Wider US Trade Deficit for May

The U.S. Bureau of Economic Analysis and Department of Commerce have released their monthly reading on international trade. Most economists and investors refer to this as the trade deficit, of course, because there has not been a monthly trade surplus in more years than could easily be counted. Also, this reading was for the month of May so there is a delay on the data.

The goods and services deficit was $41.9 billion in May, up by $1.2 billion from the revised $40.7 billion deficit in April (previously reported as -$40.9 billion). Bloomberg had the consensus estimate at -$42.7 billion.

May exports were $188.6 billion, which was $1.5 billion less than the reported April exports. Imports were down by $0.3 billion to $230.5 billion. Another factor noted was that May’s increase reflected a gain in the goods deficit of $1.2 billion to $61.5 billion. It also reflected an increase in the services surplus, but of less than $0.1 billion to $19.6 billion.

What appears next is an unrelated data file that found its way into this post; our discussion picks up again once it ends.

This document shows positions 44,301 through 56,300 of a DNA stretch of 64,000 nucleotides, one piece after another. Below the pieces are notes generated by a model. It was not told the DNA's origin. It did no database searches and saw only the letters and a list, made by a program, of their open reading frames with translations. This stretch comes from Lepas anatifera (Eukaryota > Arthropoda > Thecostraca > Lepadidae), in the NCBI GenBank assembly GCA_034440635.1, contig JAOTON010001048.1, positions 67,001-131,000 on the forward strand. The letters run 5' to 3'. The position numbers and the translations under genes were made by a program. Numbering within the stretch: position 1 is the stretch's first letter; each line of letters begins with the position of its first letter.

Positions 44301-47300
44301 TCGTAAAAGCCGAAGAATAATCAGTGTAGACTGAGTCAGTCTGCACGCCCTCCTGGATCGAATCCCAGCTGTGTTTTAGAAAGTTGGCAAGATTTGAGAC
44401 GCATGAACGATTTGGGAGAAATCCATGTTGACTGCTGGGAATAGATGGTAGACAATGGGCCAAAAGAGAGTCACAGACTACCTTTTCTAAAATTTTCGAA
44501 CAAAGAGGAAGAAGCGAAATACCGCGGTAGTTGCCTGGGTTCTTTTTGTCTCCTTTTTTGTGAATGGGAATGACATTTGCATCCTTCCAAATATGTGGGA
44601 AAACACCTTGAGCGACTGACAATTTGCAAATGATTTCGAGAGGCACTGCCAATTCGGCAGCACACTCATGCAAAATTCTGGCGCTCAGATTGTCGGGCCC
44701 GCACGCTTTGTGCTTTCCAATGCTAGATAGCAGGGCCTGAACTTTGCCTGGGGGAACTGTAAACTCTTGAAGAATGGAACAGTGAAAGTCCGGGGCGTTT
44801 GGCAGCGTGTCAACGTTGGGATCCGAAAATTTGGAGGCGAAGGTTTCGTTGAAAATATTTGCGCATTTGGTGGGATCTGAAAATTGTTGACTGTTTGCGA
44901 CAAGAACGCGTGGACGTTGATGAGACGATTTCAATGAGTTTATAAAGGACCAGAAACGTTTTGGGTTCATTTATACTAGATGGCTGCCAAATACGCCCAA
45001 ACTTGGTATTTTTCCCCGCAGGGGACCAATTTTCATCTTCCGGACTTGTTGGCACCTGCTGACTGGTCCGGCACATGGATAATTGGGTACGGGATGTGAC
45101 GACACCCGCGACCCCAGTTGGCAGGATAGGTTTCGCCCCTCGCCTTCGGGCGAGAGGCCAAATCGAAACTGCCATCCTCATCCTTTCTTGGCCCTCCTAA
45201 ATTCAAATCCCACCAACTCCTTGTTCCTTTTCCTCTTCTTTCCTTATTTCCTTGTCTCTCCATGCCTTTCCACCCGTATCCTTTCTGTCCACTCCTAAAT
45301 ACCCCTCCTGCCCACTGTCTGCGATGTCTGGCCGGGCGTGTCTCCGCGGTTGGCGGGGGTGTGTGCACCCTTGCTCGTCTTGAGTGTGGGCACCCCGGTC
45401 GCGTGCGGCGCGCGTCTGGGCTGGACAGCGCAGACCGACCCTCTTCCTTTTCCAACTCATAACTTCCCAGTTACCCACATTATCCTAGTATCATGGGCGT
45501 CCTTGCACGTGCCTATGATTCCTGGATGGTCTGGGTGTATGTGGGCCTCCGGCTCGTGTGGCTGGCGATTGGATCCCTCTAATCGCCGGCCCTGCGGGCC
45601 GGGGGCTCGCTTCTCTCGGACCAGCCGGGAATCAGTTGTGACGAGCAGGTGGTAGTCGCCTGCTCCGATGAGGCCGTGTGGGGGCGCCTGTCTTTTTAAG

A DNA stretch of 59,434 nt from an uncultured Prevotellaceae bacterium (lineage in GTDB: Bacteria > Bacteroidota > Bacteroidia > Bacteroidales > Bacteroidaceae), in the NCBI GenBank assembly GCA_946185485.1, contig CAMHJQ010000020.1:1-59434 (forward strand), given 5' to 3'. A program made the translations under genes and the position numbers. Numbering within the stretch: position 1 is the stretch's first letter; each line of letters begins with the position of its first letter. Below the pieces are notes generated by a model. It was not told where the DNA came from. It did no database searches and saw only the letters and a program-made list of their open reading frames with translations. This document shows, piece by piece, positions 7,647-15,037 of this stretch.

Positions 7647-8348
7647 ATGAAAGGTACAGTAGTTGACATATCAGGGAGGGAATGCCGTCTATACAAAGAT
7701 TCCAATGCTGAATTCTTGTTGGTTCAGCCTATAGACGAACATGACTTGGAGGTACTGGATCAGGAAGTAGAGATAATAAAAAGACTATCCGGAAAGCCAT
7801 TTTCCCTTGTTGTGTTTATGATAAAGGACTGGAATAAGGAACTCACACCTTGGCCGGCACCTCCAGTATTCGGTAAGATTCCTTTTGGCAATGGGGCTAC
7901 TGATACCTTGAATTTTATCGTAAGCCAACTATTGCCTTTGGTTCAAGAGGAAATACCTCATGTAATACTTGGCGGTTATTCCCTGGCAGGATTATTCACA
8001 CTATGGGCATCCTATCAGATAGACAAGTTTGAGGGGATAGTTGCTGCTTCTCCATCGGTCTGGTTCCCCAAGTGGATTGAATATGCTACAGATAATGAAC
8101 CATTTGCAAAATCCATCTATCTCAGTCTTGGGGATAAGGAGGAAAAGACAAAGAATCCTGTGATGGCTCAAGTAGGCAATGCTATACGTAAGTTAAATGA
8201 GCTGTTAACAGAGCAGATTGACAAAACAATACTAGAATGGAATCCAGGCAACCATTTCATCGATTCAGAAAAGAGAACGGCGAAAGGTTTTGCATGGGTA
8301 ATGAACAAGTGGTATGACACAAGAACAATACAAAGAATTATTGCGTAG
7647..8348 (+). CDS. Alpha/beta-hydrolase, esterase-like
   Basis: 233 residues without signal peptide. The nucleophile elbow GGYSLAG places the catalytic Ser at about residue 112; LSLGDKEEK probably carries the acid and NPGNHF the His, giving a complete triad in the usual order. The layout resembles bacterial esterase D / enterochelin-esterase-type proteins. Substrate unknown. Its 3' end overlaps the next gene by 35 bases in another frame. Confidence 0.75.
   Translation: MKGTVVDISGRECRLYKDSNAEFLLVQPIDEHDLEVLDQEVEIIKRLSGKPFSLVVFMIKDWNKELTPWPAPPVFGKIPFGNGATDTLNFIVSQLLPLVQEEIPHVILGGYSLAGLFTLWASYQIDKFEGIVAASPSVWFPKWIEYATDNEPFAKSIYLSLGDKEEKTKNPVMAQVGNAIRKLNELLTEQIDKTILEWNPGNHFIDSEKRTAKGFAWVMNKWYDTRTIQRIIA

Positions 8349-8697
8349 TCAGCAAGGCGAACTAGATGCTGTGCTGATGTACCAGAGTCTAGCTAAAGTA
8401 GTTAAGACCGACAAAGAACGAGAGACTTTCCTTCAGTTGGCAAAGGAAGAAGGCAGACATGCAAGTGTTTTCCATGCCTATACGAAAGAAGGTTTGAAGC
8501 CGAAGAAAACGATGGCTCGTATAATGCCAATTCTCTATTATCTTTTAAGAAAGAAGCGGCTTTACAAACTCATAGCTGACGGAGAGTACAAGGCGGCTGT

The petroleum gap narrowed $1.0 billion to $5.8 billion. That figure reflected rising domestic oil output and included greater exports of refined products.

Exports have been under pressure due to the U.S. dollar strength, but imports were also lower. Imports of autos were up by $0.9 billion in May. While the United States had a surplus in trade with Canada, wider gaps were seen with China ($30.5 billion) and Mexico ($4.6 billion). Narrower gaps were seen with the European Union ($12.5 billion) and Japan ($5.2 billion) in May.

While this is a monthly negative, the report is not so far off estimates that it would likely impact gross domestic product (GDP) expectations for the second quarter. The long and short of the matter is that this is just one more report marked by U.S. dollar strength hurting business. It also excludes the latest child’s play in Greece.

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